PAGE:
[show abstract][hide abstract] ABSTRACT: Following the heme paradigm, it is often proposed that dioxygen activation by nonheme monoiron enzymes involves an iron(IV)=oxo intermediate that is responsible for the substrate oxidation step. Such a transient species has now been obtained from a synthetic complex with a nonheme macrocyclic ligand and characterized spectroscopically. Its high-resolution crystal structure reveals an iron-oxygen bond length of 1.646(3) angstroms, demonstrating that a terminal iron(IV)=oxo unit can exist in a nonporphyrin ligand environment and lending credence to proposed mechanisms of nonheme iron catalysis.
[show abstract][hide abstract] ABSTRACT: Nonheme oxoiron(IV) complexes of two pentadentate ligands, N4Py (N,N-bis(2-pyridylmethyl)-bis(2-pyridyl)methylamine) and Bn-tpen (N-benzyl-N,N',N'-tris(2-pyridylmethyl)-1,2-diaminoethane), have been generated and found to have spectroscopic properties similar to the closely related tetradentate TPA (tris(2-pyridylmethyl)amine) complex reported earlier. However, unlike the TPA complex, the pentadentate complexes have a considerable lifetime at room temperature. This greater thermal stability has allowed the hydroxylation of alkanes with C-H bonds as strong as 99.3 kcal/mol to be observed at room temperature. Furthermore, a large deuterium KIE value is found in the oxidation of ethylbenzene. These observations lend strong credence to postulated mechanisms of mononuclear nonheme iron enzymes that invoke the intermediacy of oxoiron(IV) species.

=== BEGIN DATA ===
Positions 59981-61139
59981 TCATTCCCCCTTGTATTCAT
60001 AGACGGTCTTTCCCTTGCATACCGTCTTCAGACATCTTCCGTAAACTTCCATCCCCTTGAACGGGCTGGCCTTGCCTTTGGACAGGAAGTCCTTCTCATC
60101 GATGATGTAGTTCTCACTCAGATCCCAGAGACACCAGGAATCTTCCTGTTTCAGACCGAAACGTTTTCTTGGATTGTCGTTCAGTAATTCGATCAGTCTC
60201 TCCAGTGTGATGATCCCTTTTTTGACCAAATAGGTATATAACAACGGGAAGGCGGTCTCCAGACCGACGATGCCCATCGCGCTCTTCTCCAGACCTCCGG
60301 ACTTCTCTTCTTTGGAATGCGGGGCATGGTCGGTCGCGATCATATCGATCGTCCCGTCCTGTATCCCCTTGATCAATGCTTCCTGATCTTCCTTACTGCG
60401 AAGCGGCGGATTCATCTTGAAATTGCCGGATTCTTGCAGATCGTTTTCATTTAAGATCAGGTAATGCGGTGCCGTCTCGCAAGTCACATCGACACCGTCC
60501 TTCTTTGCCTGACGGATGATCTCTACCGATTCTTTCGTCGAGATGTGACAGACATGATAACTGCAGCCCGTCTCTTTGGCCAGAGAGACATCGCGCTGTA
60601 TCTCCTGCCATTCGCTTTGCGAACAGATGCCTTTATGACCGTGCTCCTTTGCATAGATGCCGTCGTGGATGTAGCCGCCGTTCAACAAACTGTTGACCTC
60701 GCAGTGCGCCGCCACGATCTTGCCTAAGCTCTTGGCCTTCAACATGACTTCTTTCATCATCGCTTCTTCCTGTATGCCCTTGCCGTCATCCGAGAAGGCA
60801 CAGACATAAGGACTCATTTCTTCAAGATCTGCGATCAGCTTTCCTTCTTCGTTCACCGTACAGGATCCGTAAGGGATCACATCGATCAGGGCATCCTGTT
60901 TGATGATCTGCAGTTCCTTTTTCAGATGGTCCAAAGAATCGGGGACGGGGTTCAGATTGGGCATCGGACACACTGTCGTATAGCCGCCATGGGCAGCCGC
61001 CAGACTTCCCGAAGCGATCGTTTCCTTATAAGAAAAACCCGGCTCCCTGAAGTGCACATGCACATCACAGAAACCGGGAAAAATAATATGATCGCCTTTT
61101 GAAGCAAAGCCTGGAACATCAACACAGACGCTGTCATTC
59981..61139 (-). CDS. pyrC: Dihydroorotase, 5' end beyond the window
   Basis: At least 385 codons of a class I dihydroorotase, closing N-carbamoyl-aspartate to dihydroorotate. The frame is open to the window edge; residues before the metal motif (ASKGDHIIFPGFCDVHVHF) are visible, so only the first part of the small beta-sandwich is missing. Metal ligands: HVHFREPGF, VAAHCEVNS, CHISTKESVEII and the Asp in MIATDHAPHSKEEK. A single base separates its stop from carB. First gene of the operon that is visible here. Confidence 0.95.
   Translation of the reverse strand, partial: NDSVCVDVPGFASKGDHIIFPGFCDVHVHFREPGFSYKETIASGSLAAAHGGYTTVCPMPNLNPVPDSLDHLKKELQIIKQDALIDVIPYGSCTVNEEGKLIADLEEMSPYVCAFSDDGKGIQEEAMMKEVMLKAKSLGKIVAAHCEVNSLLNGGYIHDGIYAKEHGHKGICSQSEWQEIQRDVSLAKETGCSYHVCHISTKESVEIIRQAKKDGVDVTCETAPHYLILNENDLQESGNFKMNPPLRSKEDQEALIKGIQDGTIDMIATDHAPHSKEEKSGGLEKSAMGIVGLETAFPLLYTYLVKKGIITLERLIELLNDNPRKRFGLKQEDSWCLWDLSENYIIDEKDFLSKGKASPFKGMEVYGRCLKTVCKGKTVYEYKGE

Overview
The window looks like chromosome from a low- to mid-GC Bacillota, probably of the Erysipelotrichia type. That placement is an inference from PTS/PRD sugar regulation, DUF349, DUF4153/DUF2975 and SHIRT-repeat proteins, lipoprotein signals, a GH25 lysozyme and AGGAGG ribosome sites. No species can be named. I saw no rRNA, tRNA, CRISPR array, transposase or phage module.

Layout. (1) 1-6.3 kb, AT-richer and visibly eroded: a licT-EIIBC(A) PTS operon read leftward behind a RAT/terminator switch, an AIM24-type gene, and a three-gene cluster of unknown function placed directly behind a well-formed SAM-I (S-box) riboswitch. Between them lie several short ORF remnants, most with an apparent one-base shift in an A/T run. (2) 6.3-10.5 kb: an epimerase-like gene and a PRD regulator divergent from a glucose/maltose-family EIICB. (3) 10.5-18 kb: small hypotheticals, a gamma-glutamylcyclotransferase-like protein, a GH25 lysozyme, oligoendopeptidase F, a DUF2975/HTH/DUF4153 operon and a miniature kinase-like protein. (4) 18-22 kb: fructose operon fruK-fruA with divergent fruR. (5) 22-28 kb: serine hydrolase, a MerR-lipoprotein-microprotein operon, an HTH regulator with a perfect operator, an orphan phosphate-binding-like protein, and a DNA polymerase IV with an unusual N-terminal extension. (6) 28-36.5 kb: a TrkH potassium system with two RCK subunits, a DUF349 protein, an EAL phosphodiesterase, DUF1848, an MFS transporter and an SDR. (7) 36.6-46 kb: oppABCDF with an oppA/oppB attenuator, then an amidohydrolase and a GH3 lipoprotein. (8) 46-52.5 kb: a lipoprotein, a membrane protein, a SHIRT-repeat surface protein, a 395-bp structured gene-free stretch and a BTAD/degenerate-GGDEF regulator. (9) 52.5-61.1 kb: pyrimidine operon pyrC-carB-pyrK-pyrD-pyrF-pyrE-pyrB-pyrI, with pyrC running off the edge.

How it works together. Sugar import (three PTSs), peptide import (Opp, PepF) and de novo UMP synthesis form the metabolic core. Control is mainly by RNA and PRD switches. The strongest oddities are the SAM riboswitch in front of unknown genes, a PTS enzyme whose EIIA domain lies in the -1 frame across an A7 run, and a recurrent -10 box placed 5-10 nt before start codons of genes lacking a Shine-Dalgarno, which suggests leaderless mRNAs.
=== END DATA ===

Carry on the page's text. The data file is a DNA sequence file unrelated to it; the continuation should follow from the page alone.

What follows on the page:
Journal of the American Chemical Society 02/2004; 126(2):472-3. · 10.68 Impact Factor
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